Algonquin Provincial Park is the first provincial park in Canada, established in 1893. Over 2400 lakes and 1200 kilometres of streams and rivers are located within the park, formed by the retreat of the glaciers during the last ice age.
The act to establish Algonquin Provincial Park was drawn up in 1892 by a five-member Royal Commission, the commissioners remarked in their report: “the experience of older countries had everywhere shown that the wholesale and indiscriminate slaughter of forests brings a host of evils in its train. Wide tracts are converted from fertile plains into the arid desert, springs and streams are dried up, and the rainfall, instead of percolating gently through the forest floor and finding its way by easy stages by brook and river to the lower levels, now descends the valley in hurrying torrents, carrying before it tempestuous floods.” Under the act, only licence’s to cut pine would be issued for limits within the park. Although the commissioners had recommended that when the hardwood was mature, it should be cut.
A staff of rangers was placed in it, the game protected, and the forest fires kept out. By 1910 Algonquin was alive with game of all kinds, deer and beaver being numerous. Thousands of people had visited the great pleasure resort and it was said to be undeniably one of the most beautiful natural parks in the Dominion, if not on this continent.
In time, the area’s beauty became recognized by nature preservationists. It quickly became popular with anglers, though hunting was prohibited, except through the lenses of a camera.
Today the park is a popular year-round outdoor activity area. There are eleven designated campgrounds along the edges of the park, especially along Highway 60, but it is possible to camp further inside the park in sites accessible only by canoe or on foot. Other activities include fishing, mountain biking, horseback riding, and cross country skiing. Algonquin is also home to a very popular Natural Heritage Education program, the most popular program being the weekly wolf howls on Thursdays in the month of August, and sometimes in the first week of September, weather and wolves permitting. Park staff attempt to locate a pack Wednesday evening and if successful, they announce a public wolf howl the next day.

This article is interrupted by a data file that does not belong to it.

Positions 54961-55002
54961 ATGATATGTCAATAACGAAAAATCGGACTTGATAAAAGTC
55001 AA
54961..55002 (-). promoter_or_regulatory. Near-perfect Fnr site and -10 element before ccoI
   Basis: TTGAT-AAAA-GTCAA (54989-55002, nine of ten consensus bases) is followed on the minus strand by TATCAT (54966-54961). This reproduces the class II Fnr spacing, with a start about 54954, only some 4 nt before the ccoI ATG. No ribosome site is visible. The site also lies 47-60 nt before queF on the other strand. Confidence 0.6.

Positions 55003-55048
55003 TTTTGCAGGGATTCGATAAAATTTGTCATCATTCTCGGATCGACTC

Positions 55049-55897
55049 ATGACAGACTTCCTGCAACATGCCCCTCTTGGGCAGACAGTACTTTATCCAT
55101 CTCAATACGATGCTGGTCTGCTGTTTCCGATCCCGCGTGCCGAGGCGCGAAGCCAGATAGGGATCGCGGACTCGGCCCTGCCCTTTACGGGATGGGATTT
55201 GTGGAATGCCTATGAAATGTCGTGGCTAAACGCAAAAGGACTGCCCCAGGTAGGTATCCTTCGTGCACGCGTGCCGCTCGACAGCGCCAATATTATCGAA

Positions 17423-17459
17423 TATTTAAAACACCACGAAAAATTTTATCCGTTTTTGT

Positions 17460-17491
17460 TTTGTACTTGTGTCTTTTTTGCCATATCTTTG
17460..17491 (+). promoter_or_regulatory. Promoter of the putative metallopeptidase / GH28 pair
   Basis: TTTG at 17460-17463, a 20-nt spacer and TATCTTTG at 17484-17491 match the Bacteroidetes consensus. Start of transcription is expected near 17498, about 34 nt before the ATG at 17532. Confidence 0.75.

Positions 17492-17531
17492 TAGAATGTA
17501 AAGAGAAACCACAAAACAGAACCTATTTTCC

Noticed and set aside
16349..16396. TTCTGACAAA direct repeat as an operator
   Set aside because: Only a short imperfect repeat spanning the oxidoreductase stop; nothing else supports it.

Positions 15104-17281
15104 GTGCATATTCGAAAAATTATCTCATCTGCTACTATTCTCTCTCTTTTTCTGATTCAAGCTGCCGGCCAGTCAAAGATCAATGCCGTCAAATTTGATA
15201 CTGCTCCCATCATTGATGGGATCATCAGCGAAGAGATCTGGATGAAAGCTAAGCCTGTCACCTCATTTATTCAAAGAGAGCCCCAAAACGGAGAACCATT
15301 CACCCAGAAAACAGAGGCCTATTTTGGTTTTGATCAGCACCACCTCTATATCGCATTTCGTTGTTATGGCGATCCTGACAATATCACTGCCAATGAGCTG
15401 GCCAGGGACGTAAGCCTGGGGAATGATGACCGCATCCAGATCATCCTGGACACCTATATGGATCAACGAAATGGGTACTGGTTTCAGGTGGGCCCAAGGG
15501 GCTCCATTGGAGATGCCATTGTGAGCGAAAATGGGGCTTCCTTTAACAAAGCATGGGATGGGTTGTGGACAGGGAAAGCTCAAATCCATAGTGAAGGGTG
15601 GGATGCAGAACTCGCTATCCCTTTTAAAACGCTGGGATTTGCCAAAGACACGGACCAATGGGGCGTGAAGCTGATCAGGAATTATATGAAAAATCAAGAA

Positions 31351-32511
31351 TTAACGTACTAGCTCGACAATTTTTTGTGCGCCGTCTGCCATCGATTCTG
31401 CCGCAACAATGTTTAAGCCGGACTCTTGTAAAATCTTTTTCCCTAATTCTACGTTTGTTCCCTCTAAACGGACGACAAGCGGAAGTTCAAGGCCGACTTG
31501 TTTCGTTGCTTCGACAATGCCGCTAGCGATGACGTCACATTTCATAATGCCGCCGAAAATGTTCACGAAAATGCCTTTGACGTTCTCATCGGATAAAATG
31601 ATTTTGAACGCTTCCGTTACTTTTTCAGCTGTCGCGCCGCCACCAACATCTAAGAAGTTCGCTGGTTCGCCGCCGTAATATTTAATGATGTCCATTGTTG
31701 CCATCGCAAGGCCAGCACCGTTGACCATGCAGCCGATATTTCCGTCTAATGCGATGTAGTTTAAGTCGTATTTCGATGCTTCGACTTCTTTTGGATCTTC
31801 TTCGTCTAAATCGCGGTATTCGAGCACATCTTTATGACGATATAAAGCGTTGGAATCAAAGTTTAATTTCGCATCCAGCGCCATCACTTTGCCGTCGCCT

Algonquin Park provides some of Canada‘s best canoeing, with hundreds of navigable lakes and rivers forming a vast interconnected system. The further a camper progresses from access points, the more wild the park will become, and it is possible to spend several days in the interior with little or no sight of other campers.
Interior camping can provide excellent wildlife viewing opportunities. The eerie call of the common loon can be heard from every campground and loons can be seen on almost every lake. Moose, deer, and beaver are not uncommon, especially along waterways, given sufficiently quiet campers. Black bears, although present in the Park, are seldom seen, especially if appropriate precautions to avoid attracting them are taken. Wolves may be heard, but will likely remain distant from campers.
I have many fond memories of Algonquin, it is a place we retreated from the cities and of course camping is a favourite past-time for us Canadians. Its massive size means you can explore and hike the many trails available, leaving you feeling connected with mother nature, the nights by the campfires and the sounds of nature always ensure you leave feeling like you’ve just been born again onto this earth.